Perhaps the oldest of all branches of the law is that of Domestic Relations. The first step away from anarchy and towards social organization is the creation of the family. The state is evolved from the family by a process of combinations, and the government of early states is an enlarged copy of the government of the family. The position of the King is modeled on that of the father. The family organization and relations are always protected by the tribe or state. The respective rights and obligations of members of the family are clearly defined at a period when all other law is vague and uncertain.

The basis of the family is marriage. Early marriages would almost invariably arise either from capture or purchase, and the form of the marriage ceremony among all early races long retained the fiction of capture or purchase after the reality had disappeared. Even to-day, when these fictions have disappeared from the law, they are retained in our marriage customs.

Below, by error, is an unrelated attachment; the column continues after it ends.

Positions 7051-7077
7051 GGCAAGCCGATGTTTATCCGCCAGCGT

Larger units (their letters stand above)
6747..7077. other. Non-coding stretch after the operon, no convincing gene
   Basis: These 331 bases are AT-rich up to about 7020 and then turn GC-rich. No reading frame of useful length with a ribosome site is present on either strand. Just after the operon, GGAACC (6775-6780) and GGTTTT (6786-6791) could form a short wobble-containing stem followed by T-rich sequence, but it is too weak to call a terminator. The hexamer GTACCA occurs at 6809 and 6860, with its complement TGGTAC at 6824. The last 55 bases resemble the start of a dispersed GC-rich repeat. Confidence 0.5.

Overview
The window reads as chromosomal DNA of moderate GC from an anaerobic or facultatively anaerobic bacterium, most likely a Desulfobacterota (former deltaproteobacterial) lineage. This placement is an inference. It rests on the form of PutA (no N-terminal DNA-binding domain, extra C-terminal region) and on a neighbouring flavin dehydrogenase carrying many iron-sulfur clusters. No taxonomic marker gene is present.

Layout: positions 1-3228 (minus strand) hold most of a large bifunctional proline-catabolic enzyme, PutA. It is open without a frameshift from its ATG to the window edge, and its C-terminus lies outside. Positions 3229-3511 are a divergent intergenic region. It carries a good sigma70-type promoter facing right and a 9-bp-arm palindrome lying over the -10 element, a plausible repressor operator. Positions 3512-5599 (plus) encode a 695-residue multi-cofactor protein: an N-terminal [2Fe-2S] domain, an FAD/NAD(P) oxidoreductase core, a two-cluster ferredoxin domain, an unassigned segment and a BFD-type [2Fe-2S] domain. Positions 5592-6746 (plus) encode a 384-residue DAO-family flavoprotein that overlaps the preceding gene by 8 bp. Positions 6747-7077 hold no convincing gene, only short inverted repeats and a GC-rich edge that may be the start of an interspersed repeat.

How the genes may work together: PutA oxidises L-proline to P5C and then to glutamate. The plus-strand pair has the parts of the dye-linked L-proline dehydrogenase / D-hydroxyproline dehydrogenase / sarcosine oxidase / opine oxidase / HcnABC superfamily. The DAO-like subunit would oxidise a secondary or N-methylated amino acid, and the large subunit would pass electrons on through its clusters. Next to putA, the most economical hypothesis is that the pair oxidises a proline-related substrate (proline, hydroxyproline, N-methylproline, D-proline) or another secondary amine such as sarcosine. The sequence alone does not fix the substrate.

Marriages which are the result either of capture or purchase bring about a high degree of authority on the part of the husband, and a corresponding degradation on that of the wife. Under the rules of nearly all ancient systems of jurisprudence the legal rights of the wife are little superior to those of a slave. The exceptions to the rule are mainly to be found among those races which continue to reckon relationship through the female line, and where a greater laxity is allowed in marital relations.

The authority of the father over his children generally continues throughout life, and is almost absolute in its extent.